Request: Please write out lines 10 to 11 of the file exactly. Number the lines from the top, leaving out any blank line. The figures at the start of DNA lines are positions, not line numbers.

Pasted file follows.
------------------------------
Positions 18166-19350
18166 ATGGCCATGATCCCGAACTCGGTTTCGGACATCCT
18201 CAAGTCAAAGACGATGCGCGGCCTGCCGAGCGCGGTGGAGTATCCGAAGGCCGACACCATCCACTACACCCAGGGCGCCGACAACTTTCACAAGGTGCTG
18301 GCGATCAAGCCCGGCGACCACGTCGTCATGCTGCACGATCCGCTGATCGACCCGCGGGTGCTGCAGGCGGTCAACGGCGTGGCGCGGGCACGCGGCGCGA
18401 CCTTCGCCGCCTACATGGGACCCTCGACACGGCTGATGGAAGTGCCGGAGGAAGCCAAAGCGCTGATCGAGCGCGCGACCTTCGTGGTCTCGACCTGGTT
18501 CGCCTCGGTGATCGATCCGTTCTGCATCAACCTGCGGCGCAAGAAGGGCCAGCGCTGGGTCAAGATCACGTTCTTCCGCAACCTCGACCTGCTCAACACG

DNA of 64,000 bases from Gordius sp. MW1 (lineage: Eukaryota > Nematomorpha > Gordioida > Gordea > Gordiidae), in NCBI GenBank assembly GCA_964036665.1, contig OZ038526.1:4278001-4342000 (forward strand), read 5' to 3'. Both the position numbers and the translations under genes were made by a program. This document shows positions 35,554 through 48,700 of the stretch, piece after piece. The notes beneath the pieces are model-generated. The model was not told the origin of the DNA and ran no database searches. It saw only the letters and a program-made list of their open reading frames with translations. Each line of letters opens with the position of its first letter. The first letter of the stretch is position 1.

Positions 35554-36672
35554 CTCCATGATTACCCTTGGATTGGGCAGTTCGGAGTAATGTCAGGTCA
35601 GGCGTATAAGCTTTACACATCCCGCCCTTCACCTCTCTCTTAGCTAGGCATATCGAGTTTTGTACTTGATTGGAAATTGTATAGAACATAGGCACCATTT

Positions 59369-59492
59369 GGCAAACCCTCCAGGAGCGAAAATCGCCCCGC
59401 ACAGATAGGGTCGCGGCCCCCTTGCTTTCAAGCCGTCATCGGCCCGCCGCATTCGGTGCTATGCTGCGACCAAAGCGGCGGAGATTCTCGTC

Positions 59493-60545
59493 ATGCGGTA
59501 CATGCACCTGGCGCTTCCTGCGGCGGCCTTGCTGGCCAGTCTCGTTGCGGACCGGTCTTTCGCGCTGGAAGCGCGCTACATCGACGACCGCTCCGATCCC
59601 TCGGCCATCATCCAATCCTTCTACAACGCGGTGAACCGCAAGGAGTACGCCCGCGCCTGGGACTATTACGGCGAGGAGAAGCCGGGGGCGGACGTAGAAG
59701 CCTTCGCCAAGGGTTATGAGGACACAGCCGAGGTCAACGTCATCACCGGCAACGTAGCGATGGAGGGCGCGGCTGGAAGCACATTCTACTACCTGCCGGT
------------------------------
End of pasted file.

35601 GGCGTATAAGCTTTACACATCCCGCCCTTCACCTCTCTCTTAGCTAGGCATATCGAGTTTTGTACTTGATTGGAAATTGTATAGAACATAGGCACCATTT

Positions 59369-59492